Saturday, June 4, 2011





Chunagon Yakamochi

If Magpie Bridge
By flight of magpies spanned,
White with frost I find,

With deep-laid frost made white:
Late, I see, has grown the night.


Under stars
diamond hard,
I cross the log bridge

where we fed birds
by the lake,
skating my boots

like a young girl,
hoping to find you,
this time, cabined,

building a fire
on the open hearth.


In Risa's poem she is remembering a fragmented and anxious dream of love, involving an icy bridge. Perhaps she should say no more.

Chunagon Yakamochi was one of the Thirty-Six Poetry Immortals and active about 750 CE. This is a complex poem; there was a bridge in the Imperial Palace called the Magpie Bridge, but the reference to a flight of magpies evokes the legend of the maiden and her lover, stars separated by the Milky Way (thought of here as a river). The magpies build for her a bridge on the seventh day of the seventh month to go and see him, once a year.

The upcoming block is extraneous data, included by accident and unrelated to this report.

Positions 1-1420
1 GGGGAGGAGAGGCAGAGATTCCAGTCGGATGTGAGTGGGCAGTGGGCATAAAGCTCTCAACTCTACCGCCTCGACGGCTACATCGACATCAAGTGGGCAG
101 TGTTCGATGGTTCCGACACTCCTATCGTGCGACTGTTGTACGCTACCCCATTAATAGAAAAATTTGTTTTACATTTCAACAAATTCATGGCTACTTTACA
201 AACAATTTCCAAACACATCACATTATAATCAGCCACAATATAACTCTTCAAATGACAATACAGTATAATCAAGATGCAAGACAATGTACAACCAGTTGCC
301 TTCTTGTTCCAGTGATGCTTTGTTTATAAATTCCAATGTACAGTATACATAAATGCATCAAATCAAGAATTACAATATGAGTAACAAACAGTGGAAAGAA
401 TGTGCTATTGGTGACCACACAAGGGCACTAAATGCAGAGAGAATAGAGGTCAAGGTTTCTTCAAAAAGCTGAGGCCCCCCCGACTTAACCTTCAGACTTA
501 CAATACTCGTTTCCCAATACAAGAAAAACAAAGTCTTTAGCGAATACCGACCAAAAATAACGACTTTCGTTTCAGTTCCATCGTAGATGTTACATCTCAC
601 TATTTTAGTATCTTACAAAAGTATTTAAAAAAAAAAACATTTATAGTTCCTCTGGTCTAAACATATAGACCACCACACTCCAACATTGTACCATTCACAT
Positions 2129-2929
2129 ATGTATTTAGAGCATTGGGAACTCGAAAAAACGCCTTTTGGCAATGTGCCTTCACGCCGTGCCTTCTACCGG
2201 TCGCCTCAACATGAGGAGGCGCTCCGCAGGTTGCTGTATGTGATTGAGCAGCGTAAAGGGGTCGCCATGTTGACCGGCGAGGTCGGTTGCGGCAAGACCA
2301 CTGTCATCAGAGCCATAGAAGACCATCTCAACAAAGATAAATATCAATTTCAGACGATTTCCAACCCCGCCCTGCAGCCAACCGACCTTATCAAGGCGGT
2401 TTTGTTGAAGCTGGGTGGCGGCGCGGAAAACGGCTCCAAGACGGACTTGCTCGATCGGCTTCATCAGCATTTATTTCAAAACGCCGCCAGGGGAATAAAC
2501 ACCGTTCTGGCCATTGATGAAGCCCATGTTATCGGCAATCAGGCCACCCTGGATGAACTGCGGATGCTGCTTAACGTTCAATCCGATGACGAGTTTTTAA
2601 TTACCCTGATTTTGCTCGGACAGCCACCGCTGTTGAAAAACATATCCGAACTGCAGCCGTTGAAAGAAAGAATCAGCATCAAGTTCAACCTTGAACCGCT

Hokusai's old woman's response is suitably oblique; passengers on a Chinese boat point to passing magpies. The legend was from China.(*)